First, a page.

There are tons of anxiety treatments out there. But what if you want to reduce your stress levels, like, yesterday? Here’s how working out can curb your anxious feelings.

Happy chemicals

In the immortal words of Elle Woods in “Legally Blonde,” “Exercise gives you endorphins. Endorphins make you happy. Happy people just don’t shoot their husbands.”

Exercise does indeed spur the release of endorphins and decrease your levels of the stress hormone cortisol.

Working out also produces brain chemicals called endocannabinoids — the same chemicals mimicked by cannabis. The increased dopamine levels might make you feel more optimistic.

Full body buzz

Exercise can work wonders for your noggin. Research shows exercise activates frontal regions of the brain that help control the amygdala. This can relieve pent-up feelings of tension, stress, and anxiety.

Regular exercise can also change the default state of your nervous system, making it more balanced. When you work out, your muscles release lactate. This changes the way you react to things that might normally cause anxiety.

Any kind of exercise can have positive mental health effects. Still, you might prefer some workouts more than others. Here are some awesome options.

1. Running

Ever heard of a “runner’s high”? It’s somewhat legit. Running can calm your mind and have a lasting impact on feel-good neurotransmitters. Researchers believe this is because runners have the aerobic capacity to hold a steady pace for a long time.

Building up your fitness level through regular running may also help protect against depression. Some research suggests that low cardiorespiratory fitness levels contribute to the onset of depression.

2. Yoga

Research shows a steady yoga practice can significantly reduce anxiety, stress, and symptoms of depression.

3. Tai chi

This ancient Chinese martial art includes meditation and rhythmic breathing. One study found that tai chi can:

  • promote relaxation
  • lower blood pressure
  • reduce stress and anxiety
  • improve a depressed mood
  • increase endorphin levels

4. A walk in the great outdoors

Whether you’re going for a nature walk or doing yoga in your yard, outdoor exercise has additional mental health benefits. A 2015 study found that young adults who went on a 50-minute nature walk felt less anxious afterward.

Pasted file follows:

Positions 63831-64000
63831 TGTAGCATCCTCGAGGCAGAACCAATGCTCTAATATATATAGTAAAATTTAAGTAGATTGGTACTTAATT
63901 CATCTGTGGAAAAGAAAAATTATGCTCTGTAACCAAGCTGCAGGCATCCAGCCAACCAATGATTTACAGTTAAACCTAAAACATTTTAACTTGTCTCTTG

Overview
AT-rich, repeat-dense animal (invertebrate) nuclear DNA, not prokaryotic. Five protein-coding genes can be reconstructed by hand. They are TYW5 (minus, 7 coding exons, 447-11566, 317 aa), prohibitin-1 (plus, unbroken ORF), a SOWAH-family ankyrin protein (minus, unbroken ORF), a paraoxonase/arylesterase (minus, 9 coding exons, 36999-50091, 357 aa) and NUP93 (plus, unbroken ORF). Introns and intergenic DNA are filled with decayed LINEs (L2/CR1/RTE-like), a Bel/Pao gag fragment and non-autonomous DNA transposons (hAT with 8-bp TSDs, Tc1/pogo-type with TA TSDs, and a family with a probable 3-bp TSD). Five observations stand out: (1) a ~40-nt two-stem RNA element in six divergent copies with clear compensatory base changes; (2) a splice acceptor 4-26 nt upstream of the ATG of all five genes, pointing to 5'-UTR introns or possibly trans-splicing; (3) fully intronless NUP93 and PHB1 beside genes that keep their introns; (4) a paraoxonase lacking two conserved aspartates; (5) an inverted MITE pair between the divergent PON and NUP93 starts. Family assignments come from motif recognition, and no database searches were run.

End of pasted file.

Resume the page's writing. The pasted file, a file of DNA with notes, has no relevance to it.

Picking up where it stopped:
5. Make it a family affair

Happy hour is great, but exercising together is bomb. A 2017 study found that group movement releases endorphins. Research has also found that exercising with friends motivates us to develop healthy behaviors. Double win!

You don’t need to commit to hour-long workout seshes on the daily. Research suggests that exercising for about 30 minutes three or four times per week can be enough to improve mood.

Is exercise not cutting it? Don’t worry. Working out isn’t your only option. There are other ways to reduce anxiety ASAP.

Progressive relaxation

This technique can be uber-relaxing. Research has shown it’s an effective way to ease anxiety and depression.

Here’s how you do it:

  1. Tense and release each muscle group in your body, starting at your toes and working your way up.
  2. Try to keep your mind space clear.
  3. Focus on your breath.

Four-square breathing

Four-square breathing (aka box breathing) is a mindful breath exercise. It can help you chill out ASAP.

Try this:

  1. Sit upright.
  2. Slowly inhale through your nose.
  3. Hold your breath for a slow count of four.
  4. Slowly exhale through your mouth.
  5. Hold your breath for a count of four.
  6. Repeat as needed.

Listen to your favorite song

What’s a song that makes you feel happy no matter what? Turn it up! Research suggests music can lower levels of cortisol and ease stress and anxiety.

Write it out

Journaling can be therapeutic AF. Writing out your thoughts is a good way to explore what you’re feeling. This can help you process the roots of your anxiety.

Get creative

Art therapy can reduce stress and help you manage negative emotions. Do anything that tickles your creative fancy. Grab an adult coloring book, play an instrument, paint, or take an online art class.

If you’re feeling that anxious itch, a workout might be just what you need to de-stress. Science says working out may help lessen anxiety while giving you a boost of energy.

The goal is to feel better, so don’t put too much pressure on yourself if you’re not up for a full workout. Start slow, experiment with types of movement, and enjoy the ride.